Thursday, October 8, 2020

A Case (Study) for Perspective: Father Jenkins and ND Colleagues

A friend and I are in the exploratory phase of a creating a podcast. Facilitating a successful launch requires developing a platform, determining our audience, designing a logo (aka pod-art), distilling best practices and so forth. Imagining what we might offer has been fun, as I love talking to others about this. I have to say, this conversation has been much interesting (and enjoyable) than the majority of those I have been having in 2020. I'm sure you understand. 

This past weekend, I had a long talk with my friends Michael and Lesley about the possibility of this podcast. Michael offered but one word as his advice for what this alleged podcast needs: perspective. He said, "Consider your perspective. Offer perspective. Maintain perspective! Perspective changes everything."

Michael Lewis, a tremendously talented and popular author has said all great writers have one thing in common. When the world is looking in one direction, a writer has the ability to look the other way...and then write about it. In short, he is speaking about perspective. A great podcast must do the same. 

Simple enough, right?...write. Truth be told, it's not that easy. I will let you, the reader consider why perspective can be a challenge. I would like to invite you, the reader to offer tips on how to broaden one's perspective. I urge you, the reader to share the benefits of doing so. In the meantime, I would like to offer one example of my own. I would like to thank a former colleague Peter for the virtual dialog that prompted this perspective.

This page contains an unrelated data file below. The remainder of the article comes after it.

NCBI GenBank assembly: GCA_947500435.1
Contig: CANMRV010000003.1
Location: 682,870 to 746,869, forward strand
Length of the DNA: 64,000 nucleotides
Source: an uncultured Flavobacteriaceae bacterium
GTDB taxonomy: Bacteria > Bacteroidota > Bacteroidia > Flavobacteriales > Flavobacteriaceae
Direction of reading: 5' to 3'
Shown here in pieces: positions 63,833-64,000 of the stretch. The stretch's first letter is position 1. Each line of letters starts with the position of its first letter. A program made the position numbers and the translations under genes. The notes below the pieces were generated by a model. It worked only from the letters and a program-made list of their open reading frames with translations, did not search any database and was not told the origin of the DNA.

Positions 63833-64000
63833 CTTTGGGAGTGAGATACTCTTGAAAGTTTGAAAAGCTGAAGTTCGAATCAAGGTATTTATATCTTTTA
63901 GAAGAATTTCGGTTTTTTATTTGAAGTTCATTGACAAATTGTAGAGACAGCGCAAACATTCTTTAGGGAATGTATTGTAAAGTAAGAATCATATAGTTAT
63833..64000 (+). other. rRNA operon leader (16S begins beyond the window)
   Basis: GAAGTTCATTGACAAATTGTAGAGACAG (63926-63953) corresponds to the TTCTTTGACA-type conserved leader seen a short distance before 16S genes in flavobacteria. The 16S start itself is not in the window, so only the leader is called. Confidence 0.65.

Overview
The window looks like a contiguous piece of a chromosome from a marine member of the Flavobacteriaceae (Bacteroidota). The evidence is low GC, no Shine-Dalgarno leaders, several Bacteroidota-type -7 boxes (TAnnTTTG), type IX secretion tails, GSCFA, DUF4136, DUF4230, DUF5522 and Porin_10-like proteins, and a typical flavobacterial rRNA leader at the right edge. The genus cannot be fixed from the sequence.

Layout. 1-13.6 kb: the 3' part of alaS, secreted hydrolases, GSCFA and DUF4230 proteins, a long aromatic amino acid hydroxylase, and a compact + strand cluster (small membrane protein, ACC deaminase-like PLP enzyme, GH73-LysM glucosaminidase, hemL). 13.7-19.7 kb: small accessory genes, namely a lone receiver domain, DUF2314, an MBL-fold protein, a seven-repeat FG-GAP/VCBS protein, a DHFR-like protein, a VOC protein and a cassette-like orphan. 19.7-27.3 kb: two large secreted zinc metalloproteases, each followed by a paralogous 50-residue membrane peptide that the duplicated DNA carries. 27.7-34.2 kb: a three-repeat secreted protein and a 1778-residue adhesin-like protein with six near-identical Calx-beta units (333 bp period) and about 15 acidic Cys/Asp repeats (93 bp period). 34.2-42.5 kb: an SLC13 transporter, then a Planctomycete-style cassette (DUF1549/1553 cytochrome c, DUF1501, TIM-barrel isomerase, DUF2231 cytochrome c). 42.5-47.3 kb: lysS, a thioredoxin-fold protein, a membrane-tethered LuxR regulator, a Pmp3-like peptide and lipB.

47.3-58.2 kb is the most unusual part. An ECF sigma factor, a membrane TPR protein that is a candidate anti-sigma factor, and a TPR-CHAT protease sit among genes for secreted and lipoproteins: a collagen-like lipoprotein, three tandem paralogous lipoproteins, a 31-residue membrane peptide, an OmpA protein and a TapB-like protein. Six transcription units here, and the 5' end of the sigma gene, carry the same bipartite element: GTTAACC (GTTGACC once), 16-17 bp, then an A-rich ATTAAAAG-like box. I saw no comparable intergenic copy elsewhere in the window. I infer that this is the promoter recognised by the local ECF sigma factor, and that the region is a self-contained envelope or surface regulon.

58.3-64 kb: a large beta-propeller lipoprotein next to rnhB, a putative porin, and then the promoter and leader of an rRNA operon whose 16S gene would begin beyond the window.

Question: Am I my brother's keeper?

Leaders do not act in isolation. I suppose some do, but we have titles for those.

As the New York Times has written: Notre Dame’s President Faces an Angry Campus After Getting the Coronavirus. Father John Jenkins, C.S.C. violated the protocols of the University in failing to wear a mask and maintain social distancing at the Rose Garden Ceremony for Amy Coney Barrett. In reading the article,
 I came to learn "at least 10 Notre Dame faculty members besides Father Jenkins attended the event and all except him have repeatedly tested negative for the coronavirus since returning to South Bend." There is no information about whether or not they were wearing masks.

I was aware that the Dean of the Law School, G. Marcus Cole was there because he is photographed sitting next to Father Jenkins, doing the right thing: wearing a mask. 

Someone said students who exhibited the behavior of Father Jenkins would be expelled. That comment led me to research if that was in fact, accurate. In the official Update Following the President's Address to StudentsUniversity policy notes  under "Addressing Violations" the following 

"It is imperative that students, faculty, and staff call one another to accountability for lapses in mask wearing, physical distancing, or gathering together outside of the guidelines above. Compliance depends on all community members having the courage to call others to behavior that protects us all."